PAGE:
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Keely Biography

"The system, now being evolved and worked out to demonstration by Keely, restores, by religious science, the faith of which materialistic science has been robbing the world, thus confirming Dr. Lowber?'s assertions that materialists will never be able to reduce all natural and spiritual forces to mere vibratory action of matter; and that the reformatory movement in philosophy, which characterizes our age, will continue until all the sciences point to God and immortality." Progressive Science

Appletons Encyclopedia
KEELY, John Worrell, inventor, born in Philadelphia, Pennsylvania, 3 September, 1837. He studied in the Philadelphia public schools until he was twelve years of age, when he became a carpenter's apprentice, and continued at that trade until 1872. Meanwhile, with inadequate training, he had become interested in speculations concerning physical forces, and originated certain theories of questionable value. His object was the liberation of primitive atomic motion, mid its application to the uses of man; the resolution of ether in which the waves of sound and light are supposed to be produced into a working "energy." The vibrations of windows and glass dishes in response to the sounding of various musical chords first set his mind upon the subject of vibration, and the curious sympathy between distant waves vibrating in harmony. His efforts were unaided until 1872, when a company was organized, and funds, since aggregating $8,500,000, were placed at Mr. Keely's disposal. This work resulted in the invention of a "hydro-pneumatic pulsating vacuo machine," whose action, it is claimed, is produced by forces obtained from water and air, which he still keeps secret, and which can exert a pressure of 500 pounds to the square inch. Subsequently he constructed 124 different engines, and has at present (1887) eliminated the use of water entirely in developing the energy that he claims to control. Results which are marvellous in their effects have been obtained by Mr. Keely, in the presence of reliable experts; but all exact details of the method of operation have thus far been carefully kept secret. (Edited Appletons Encyclopedia, Copyright © 2001 VirtualologyTM)

John Ernst Worrell Keely was born in Philadelphia, Pennsylvania in 1827. His laboratory was located at 1422 North 20th Street. He died in November, 1898 under unclarified circumstances. Most of what we know about John Keely was communicated to us through many articles written by Mrs. Clara Sophia Jessup Bloomfield-Moore. Most of these articles were later edited and compiled into her biography of John Keely: Keely and His Discoveries published in 1893. She was a wealthy and finely educated lady who supported Keely in his work for more than ten years and perhaps she understood him better than anyone else.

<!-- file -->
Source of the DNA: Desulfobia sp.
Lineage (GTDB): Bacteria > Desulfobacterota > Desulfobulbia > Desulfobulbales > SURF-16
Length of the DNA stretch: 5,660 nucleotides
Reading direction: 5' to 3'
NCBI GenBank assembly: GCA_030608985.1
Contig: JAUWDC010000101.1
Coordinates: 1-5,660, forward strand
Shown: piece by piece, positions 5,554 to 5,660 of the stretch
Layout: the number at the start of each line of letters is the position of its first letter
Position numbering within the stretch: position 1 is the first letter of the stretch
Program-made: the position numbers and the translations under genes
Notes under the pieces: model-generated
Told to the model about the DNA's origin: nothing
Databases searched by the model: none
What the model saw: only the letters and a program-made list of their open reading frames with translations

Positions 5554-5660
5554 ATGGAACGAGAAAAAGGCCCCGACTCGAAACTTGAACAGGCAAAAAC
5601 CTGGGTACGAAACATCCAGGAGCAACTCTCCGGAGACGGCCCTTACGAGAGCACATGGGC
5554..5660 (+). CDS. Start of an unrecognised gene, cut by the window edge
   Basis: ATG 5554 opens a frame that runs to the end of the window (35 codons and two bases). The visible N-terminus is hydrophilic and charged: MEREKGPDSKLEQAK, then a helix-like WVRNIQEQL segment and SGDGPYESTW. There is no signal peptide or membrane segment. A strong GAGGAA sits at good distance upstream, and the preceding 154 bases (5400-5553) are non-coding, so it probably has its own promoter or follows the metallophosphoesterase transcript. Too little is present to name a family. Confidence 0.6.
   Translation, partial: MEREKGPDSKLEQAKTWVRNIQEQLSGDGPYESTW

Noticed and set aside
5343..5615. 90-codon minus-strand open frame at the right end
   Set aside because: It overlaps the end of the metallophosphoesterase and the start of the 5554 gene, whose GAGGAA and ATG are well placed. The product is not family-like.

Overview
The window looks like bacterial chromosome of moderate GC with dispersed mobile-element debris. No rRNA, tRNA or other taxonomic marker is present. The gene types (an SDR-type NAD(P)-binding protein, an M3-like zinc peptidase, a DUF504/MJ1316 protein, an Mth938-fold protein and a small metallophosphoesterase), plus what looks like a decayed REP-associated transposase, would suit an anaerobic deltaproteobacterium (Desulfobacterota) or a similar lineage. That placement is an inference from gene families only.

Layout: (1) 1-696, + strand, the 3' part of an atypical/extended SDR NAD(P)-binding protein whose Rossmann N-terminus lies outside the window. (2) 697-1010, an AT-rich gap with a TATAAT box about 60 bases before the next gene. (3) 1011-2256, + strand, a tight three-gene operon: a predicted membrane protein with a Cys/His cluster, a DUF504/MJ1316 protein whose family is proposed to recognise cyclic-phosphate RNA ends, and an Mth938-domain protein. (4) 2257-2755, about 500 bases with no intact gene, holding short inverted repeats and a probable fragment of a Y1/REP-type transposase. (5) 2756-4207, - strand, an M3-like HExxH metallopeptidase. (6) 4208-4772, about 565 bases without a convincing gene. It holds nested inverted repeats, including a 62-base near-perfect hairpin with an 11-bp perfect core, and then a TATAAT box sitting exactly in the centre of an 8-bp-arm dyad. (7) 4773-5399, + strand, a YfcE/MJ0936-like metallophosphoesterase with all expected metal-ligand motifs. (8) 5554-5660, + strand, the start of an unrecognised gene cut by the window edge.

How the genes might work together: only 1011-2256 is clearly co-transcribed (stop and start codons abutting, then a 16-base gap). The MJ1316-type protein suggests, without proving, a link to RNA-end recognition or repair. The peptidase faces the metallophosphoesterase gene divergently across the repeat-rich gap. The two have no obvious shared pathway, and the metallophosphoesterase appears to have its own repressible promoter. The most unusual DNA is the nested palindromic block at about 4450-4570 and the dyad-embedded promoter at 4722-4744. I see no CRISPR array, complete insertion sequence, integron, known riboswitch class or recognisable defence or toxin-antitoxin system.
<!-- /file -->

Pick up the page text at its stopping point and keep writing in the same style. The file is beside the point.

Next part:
Her proposal to Keely was for him to cease trying to develop a motor for commercial purposes and devote his efforts to discovering the fundamental laws that governed the forces he discovered and called Sympathetic Vibratory Physics. [See Moore Commitment to Keely] If he agreed she would finance this basic research effort out of her own pocket. He agreed to this in 1882 or 1883 and undertook tremendous labor and research for the next ten years. In 1892 or 1893 he finished his basic research work and delivered the results to Mrs. Bloomfield-Moore who was living in London at that time. It is not known what became of these papers. See Moore's commitment to support Keely

Citations
Encyclopedia of Occultism & Parapsychology. A compendium of information on the occult sciences, magic, demonology, superstitions, spiritism?, mysticism, metaphysics, psychical science, and parapsychology, with biographical and bibliographical notes and comprehensive indexes. Fourth edition. Two volumes. Edited by J. Gordon Melton. Detroit: Gale Group, 1996. (EncO&P 4)

Encyclopedia of Occultism & Parapsychology. A compendium of information on the occult sciences, magic, demonology, superstitions, spiritism?, mysticism, metaphysics, psychical science, and parapsychology, with biographical and bibliographical notes and comprehensive indexes. Fifth edition. Two volumes. Edited by J. Gordon Melton. Detroit: Gale Group, 2001. (EncO&P 5)

Biographical Index to American Science. The seventeenth century to 1920. Compiled by Clark A. Elliott. New York: Greenwood Press, 1990. (BiInAmS)

Biography Index. A cumulative index to biographical material in books and magazines. Volume 5: September, 1958-August, 1961. New York: H.W. Wilson Co., 1962. (BioIn 5)

Biography Index. A cumulative index to biographical material in books and magazines. Volume 7: September, 1964-August, 1967. New York: H.W. Wilson Co., 1968. (BioIn 7)

Biography Index. A cumulative index to biographical material in books and magazines. Volume 8: September, 1967-August, 1970. New York: H.W. Wilson Co., 1971. (BioIn 8)

Biography Index. A cumulative index to biographical material in books and magazines. Volume 10: September, 1973-August, 1976. New York: H.W. Wilson Co., 1977. (BioIn 10)

Dictionary of American Biography. Volumes 1-20. New York: Charles Scribner's Sons, 1928-1936. (DcAmB)

Who Was Who in America. A component volume of Who's Who in American History. Historical Volume, 1607-1896. Revised Edition. Chicago: Marquis Who's Who, 1967. (WhAm HS)

See Also

Bibliography
Chronology bird's eye view of the time period, who did what, when
Keely
Keely - Historical Documents
Keelys Accomplishments
Keelys Mechanical Inventions and Instruments
Keely's Three Systems
Moore's commitment to support Keely

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